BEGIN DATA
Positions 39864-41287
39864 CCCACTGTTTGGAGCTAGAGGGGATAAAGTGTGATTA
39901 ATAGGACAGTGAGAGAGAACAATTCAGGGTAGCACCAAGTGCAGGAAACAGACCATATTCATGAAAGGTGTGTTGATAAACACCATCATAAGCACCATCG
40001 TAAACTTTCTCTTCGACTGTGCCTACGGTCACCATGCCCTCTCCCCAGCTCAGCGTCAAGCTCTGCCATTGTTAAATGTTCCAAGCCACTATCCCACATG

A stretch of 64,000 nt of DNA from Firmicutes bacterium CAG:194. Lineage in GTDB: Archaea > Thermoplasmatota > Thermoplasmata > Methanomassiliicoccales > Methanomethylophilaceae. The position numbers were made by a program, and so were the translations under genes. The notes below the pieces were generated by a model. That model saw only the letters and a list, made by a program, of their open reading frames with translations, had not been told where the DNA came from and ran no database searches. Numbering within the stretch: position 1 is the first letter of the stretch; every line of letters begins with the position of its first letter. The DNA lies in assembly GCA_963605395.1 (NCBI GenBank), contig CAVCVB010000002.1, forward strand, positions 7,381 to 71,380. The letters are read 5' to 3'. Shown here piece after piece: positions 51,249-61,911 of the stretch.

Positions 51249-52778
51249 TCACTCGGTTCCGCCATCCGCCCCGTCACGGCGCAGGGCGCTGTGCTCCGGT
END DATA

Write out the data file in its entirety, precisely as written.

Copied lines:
Positions 39864-41287
39864 CCCACTGTTTGGAGCTAGAGGGGATAAAGTGTGATTA
39901 ATAGGACAGTGAGAGAGAACAATTCAGGGTAGCACCAAGTGCAGGAAACAGACCATATTCATGAAAGGTGTGTTGATAAACACCATCATAAGCACCATCG
40001 TAAACTTTCTCTTCGACTGTGCCTACGGTCACCATGCCCTCTCCCCAGCTCAGCGTCAAGCTCTGCCATTGTTAAATGTTCCAAGCCACTATCCCACATG

A stretch of 64,000 nt of DNA from Firmicutes bacterium CAG:194. Lineage in GTDB: Archaea > Thermoplasmatota > Thermoplasmata > Methanomassiliicoccales > Methanomethylophilaceae. The position numbers were made by a program, and so were the translations under genes. The notes below the pieces were generated by a model. That model saw only the letters and a list, made by a program, of their open reading frames with translations, had not been told where the DNA came from and ran no database searches. Numbering within the stretch: position 1 is the first letter of the stretch; every line of letters begins with the position of its first letter. The DNA lies in assembly GCA_963605395.1 (NCBI GenBank), contig CAVCVB010000002.1, forward strand, positions 7,381 to 71,380. The letters are read 5' to 3'. Shown here piece after piece: positions 51,249-61,911 of the stretch.

Positions 51249-52778
51249 TCACTCGGTTCCGCCATCCGCCCCGTCACGGCGCAGGGCGCTGTGCTCCGGT